The message of the Reformation spread quickly throughout Europe (except Russia). The Scandinavian countries became firmly Protestant under Gustavus I of Sweden and Frederick I of Denmark and Norway; later attempts to win them back to Catholicism failed. Geneva had become in 1536 the headquarters of John Calvin, who is considered by many the greatest theologian of Protestantism. His Institutes of the Christian Religion, published at Basel in 1536, marked a new era in thought. He differed from Luther principally in the doctrine of predestination (the foregone choosing by God of the elect to be saved), in the austerity of the life of the godly, and in the emphasis on theocratic government (see Calvinism). His influence was immediate and enormous. France, which had hardly been touched by Lutheranism, was fired by Calvinist doctrine, and the Protestant minority, called the Huguenots, waged fierce battle against the Catholic majority in the Wars of Religion until toleration was won when the Huguenot leader Henry of Navarre turned Catholic, became King Henry IV, and issued (1598) the Edict of Nantes.
Calvinism superseded Lutheranism in the Netherlands, where the religious revolt was coupled with revulsion at the policies of Charles V and his successor, Philip II of Spain. Through bloody wars independence and Calvinism gained the upper hand in the N Low Countries. Calvinism conquered Scotland, too, through the victory of John Knox in his long duel with Mary Queen of Scots. It spread also to Hungary and Poland and took root in parts of Germany.
It proved quite impossible to reconcile the finely wrought theology of Calvinism with Lutheran doctrines, for Lutheranism rejected predestination and clung to part of the sacramental system (see Lord's Supper). Calvinist thought did greatly influence the course of the Reformation in the British Isles and the present United States. There was also a conflict of Lutheranism and Calvinism with the more radical and emotional groups, and the enthusiasm of preachers who interpreted Scripture in their own way met with a cool reception among the Calvinists.
The divisions within Protestantism were from the beginning sharp, and attempts to reconcile Calvinist, Lutheran, and other doctrine had only partial success. Moreover, in England the Reformation went its own course. It was there much more closely connected with the conflict of church and state than was the Reformation on the Continent. The conflict of King Henry VIII with Rome led to the Act of Supremacy (1534), which firmly rejected papal control and created a national church (see England, Church of). Currents of Calvinistic thought were, however, strong in England. The Reformation was begun with the creation of a state church and the dissolution of the monasteries. It was given Calvinist touches under Edward VI, suffered a complete reversal under Mary I, and reached a sort of balance under Elizabeth I with some persecution of both Catholics and Calvinists. The process was to work itself out slowly later in the English civil war, just as the fierce hatreds between Protestant and Protestant as well as between Catholic and Protestant were to be worked out later on the Continent.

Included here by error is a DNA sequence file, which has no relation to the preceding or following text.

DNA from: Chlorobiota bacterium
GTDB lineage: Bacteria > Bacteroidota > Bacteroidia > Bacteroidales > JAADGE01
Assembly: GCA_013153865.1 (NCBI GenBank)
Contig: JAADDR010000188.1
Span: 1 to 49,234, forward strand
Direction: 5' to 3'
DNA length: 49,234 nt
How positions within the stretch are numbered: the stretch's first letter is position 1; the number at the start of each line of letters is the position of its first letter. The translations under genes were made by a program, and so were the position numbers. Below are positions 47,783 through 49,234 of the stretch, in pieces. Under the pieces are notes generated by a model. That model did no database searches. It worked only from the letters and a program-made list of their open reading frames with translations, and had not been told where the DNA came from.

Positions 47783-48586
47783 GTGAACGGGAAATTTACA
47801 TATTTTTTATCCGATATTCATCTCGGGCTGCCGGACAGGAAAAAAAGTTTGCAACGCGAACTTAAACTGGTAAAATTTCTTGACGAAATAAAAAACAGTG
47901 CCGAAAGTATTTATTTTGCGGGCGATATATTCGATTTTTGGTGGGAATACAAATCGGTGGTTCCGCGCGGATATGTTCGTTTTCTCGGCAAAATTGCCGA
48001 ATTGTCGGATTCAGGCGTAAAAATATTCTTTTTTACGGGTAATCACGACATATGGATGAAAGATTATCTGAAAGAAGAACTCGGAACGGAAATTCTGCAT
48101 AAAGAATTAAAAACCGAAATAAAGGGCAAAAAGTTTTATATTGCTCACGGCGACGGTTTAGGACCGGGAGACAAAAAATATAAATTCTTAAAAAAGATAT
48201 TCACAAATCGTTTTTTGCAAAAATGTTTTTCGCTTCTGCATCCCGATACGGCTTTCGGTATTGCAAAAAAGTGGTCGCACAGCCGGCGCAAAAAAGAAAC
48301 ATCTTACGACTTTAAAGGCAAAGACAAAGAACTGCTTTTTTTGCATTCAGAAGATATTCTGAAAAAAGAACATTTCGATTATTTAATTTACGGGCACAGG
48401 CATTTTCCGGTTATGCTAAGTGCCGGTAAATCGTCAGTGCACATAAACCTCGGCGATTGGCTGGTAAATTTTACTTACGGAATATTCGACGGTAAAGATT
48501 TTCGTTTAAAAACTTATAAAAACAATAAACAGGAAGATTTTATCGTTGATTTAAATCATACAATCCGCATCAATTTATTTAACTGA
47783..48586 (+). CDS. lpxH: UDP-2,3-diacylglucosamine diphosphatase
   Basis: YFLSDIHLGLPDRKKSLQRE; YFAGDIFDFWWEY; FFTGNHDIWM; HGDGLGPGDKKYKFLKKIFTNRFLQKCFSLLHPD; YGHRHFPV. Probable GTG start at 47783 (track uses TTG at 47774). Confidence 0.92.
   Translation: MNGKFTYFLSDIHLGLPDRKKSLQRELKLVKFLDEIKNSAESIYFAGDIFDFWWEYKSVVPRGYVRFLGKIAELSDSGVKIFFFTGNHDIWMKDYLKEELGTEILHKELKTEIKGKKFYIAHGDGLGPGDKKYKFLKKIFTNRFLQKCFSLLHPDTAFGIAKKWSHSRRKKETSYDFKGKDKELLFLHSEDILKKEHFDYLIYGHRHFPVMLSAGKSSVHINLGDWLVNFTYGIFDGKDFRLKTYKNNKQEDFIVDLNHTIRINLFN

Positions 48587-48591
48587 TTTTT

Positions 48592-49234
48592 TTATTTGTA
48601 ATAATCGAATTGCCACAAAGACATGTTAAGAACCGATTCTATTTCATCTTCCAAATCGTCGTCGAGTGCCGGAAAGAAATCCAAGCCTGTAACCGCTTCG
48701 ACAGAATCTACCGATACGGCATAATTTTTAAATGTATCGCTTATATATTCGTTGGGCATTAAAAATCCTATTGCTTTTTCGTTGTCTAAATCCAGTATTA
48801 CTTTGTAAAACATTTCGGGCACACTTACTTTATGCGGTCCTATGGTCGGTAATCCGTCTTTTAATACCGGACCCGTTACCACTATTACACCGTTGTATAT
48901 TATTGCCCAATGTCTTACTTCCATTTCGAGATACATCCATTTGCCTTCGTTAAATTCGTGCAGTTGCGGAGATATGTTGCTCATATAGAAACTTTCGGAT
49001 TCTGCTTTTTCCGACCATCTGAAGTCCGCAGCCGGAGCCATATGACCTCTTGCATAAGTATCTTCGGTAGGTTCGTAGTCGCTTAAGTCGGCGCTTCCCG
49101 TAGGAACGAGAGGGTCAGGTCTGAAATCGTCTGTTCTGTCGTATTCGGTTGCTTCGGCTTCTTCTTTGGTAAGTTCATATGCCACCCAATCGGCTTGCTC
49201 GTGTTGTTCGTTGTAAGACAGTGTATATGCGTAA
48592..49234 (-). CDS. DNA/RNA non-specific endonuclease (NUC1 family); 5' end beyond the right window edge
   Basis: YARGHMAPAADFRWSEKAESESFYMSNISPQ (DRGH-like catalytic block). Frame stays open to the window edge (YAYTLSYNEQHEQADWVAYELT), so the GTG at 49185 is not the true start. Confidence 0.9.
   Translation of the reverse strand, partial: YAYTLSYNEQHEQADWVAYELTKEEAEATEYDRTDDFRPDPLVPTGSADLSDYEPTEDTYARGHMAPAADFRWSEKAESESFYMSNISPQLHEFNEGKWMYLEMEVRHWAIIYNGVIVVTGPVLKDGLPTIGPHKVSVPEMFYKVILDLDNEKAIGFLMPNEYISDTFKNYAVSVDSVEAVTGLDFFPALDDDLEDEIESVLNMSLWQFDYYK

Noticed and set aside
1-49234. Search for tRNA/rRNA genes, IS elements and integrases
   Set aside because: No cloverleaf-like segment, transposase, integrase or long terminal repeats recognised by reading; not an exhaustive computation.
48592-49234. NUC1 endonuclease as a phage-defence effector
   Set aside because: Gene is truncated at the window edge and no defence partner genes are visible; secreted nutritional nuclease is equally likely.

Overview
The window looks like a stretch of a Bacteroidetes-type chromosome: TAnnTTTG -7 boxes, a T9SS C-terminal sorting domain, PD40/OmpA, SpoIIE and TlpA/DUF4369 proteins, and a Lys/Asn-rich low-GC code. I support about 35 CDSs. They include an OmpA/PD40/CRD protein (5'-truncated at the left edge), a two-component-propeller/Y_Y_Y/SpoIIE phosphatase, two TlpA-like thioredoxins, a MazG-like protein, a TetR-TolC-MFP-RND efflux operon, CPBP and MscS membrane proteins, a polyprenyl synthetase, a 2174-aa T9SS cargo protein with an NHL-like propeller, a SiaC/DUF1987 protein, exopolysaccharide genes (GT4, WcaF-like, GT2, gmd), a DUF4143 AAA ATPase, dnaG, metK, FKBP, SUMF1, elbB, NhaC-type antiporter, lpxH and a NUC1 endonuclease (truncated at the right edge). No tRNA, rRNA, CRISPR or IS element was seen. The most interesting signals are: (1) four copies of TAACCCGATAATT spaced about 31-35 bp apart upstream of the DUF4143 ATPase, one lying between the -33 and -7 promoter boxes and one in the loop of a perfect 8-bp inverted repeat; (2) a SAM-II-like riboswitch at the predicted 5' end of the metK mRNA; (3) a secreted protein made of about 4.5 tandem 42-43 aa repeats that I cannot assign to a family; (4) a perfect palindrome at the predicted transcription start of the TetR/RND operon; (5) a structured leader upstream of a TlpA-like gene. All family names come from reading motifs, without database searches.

The burning of Servetus was a sample of the internal strife within Protestantism itself. The divisions within the churches of the Reformation also served to forward the Counter Reformation within the Roman Catholic Church, which rewon Poland, Hungary, most of Bohemia, and part of Germany. The end of the Thirty Years War in the Peace of Westphalia (see Westphalia, Peace of) in 1648 brought some stabilization, but the force of the Reformation did not end then. It has continued to exert influence to the present day, with its emphasis on personal responsibility and individual freedom, its refusal to take authority for granted, and its ultimate influence in breaking the hold of the church on life and consequent secularization of life and attitudes.